Coding: Strategies for Integrating the 4 c's and the Common Core

Communication, collaboration, critical thinking, and creativity: skills that are vital to being a successful 21st Century adult, and are directly linked with the style of learning that is demanded by the Common Core.  More than that, these are life skills and should be developed throughout a child's education.

Here are 4 ways quick ways that you can tailor coding lessons to support communication, collaboration, critical thinking, and creativity in the classroom.

1. Communication

Coding is unique in that students are required to fail before they succeed. This is a great opportunity for to students engage in academic discourse about their failures, successes, and strategies for pushing past challenges.

Try this in pairs or small groups:

  • Each student presents a problem they encountered and how they got past it- in an app or game this could be a level the student could not pass, or it could be a concept the student is struggling to understand on-screen or off-screen.
  • Using coding-specific vocabulary, the student explains their challenge and how they worked through it to their listening partner or group.

After each student has presented and explained their problem,  have them take 10 minutes to silently explain their problem and solution in writing.

2. Collaboration

Working with others is an essential life skill. Students can learn by working with and helping others, and the way I've seen kids genuinely want to collaborate when it comes to Kodable and coding is so exciting.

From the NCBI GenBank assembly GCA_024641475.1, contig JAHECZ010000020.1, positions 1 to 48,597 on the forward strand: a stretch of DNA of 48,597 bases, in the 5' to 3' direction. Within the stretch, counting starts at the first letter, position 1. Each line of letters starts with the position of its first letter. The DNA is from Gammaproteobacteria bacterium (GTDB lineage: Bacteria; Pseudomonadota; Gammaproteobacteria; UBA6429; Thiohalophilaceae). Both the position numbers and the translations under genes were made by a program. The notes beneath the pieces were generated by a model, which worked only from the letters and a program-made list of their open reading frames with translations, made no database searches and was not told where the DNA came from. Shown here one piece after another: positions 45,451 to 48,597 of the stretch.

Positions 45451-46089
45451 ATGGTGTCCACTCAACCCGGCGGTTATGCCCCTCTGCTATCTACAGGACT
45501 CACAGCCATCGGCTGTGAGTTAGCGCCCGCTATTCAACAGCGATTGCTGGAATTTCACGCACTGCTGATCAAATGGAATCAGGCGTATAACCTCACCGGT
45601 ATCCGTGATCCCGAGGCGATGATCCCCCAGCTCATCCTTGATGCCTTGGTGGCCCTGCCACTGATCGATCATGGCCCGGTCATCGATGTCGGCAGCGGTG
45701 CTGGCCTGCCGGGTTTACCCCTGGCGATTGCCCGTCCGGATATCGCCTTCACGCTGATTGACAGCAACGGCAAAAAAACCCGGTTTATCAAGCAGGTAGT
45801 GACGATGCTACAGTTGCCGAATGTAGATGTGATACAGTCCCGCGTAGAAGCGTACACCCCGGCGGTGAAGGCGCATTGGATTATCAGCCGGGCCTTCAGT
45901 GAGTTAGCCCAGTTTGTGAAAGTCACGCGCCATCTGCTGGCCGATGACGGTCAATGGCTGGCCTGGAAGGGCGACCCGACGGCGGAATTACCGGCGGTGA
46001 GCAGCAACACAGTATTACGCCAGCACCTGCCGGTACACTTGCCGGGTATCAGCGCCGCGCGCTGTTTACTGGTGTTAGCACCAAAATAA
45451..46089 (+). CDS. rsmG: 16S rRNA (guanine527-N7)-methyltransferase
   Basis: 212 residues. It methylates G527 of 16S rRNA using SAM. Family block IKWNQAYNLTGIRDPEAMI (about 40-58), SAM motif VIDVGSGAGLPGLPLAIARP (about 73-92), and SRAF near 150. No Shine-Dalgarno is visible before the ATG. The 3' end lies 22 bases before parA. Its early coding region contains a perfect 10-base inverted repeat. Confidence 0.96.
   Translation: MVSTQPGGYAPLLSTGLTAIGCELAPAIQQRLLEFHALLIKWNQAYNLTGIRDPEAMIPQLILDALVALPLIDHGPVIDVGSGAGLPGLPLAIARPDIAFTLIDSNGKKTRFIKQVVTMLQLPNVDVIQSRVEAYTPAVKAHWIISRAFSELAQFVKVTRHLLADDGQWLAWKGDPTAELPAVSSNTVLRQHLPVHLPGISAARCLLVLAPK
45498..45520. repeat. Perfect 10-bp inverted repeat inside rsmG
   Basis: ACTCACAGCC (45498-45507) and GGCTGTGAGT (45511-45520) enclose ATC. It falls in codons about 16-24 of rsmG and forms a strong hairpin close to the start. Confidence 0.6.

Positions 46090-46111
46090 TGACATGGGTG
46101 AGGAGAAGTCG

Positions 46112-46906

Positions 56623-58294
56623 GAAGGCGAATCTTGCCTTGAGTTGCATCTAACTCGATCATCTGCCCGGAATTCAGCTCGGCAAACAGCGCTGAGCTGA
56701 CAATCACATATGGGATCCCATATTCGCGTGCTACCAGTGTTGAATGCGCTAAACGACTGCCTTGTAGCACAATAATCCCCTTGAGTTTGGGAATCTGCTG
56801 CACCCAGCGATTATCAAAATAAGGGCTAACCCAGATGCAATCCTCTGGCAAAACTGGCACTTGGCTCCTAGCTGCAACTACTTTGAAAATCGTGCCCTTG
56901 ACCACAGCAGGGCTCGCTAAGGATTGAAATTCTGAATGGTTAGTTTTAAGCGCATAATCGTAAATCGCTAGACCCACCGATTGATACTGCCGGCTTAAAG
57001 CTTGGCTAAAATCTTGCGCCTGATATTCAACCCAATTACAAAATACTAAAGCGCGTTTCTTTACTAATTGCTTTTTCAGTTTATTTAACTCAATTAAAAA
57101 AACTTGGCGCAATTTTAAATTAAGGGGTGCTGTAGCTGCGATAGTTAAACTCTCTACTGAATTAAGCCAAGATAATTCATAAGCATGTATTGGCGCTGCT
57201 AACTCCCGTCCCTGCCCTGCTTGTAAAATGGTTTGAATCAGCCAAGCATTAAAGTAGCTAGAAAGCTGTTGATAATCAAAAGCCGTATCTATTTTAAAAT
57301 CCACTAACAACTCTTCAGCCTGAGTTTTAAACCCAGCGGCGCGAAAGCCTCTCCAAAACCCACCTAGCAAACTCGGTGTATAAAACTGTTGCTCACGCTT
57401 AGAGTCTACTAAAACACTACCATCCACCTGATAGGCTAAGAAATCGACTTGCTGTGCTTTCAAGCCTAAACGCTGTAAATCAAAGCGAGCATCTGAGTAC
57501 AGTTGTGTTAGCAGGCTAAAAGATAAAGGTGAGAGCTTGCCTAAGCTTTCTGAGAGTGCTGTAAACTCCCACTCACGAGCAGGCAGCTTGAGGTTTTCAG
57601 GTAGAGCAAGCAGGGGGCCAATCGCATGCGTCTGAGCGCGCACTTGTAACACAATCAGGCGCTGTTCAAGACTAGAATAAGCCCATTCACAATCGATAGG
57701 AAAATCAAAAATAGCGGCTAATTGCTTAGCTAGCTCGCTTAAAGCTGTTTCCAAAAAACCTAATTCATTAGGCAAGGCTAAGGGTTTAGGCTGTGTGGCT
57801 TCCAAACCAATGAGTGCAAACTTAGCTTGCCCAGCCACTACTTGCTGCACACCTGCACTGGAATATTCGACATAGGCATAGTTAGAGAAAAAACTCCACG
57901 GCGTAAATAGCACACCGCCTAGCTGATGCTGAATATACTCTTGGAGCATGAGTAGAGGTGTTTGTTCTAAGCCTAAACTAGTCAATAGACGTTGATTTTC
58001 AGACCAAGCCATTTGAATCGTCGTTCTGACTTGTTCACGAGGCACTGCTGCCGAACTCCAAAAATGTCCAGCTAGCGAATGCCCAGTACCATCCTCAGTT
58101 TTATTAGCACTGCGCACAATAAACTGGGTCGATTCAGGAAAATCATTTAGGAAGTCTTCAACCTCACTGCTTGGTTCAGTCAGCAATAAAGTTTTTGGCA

Intentionally provide opportunities for students to work together:

  • Coding Buddies
    Pair students with a buddy from an older class and meet weekly to do a coding activity together. Similar to reading buddies, this is an opportunity for cross-age collaboration and social emotional learning.
  • Challenge of the Day  
    Assign groups an off-screen challenge. This can be anything from defining a programming concept to having groups create a maze for another group to program a fuzz through. Keep it fun, appropriately challenging, and level the groups so every student has an opportunity to participate and contribute.
  • Code Busters!  One sentiment that has been echoed by our Kodable teachers is that coding has been an opportunity for students who typically struggle in other areas to shine. Assigning 5 daily  helpers, or "Code Busters," gives every student an opportunity to share their expertise with classmates and help them work through challenges.

3. Critical Thinking

Coding is an act of thinking critically.

  • Ask Questions
    Ask students questions when they're on their devices! Talk about their ideas, where they came across a challenge, or what they can do differently for their next attempt. Get students to actively think about what they are doing.
  • Promote Problem Solving
    Integrate writing and speaking activities that get students sharing how they solved the same problem in coding. Highlight that there are multiple ways to see a problem, think about a problem, and solve a problem. Use manipulatives, visuals, and create tables and lists.

4. Creativity

Coding programs and apps inspire design, art, expression, and overall creativity. Use off-screen lessons and activities that allow students to design and create.

Creative classroom activity: Have students create their own programming language.

Start small- students can create symbols for directions. Students decide what means up, down, left, or right in their language and teach their language to a partner.

Try these Kodable-specific activities to get creative with coding:

  • K-1
    Draw a picture of the world of Smeeborg. Include details, fuzzes, and arrows for navigation.
  • 2-3
    Write a short story about the adventure your fuzz went on in the lesson. Include programming language that is relevant to the lesson's content.
  • 4-5
    Using other apps (Scratch), create the world of Kodable. Include mazes, fuzzes, and programming concepts (loops, conditions).

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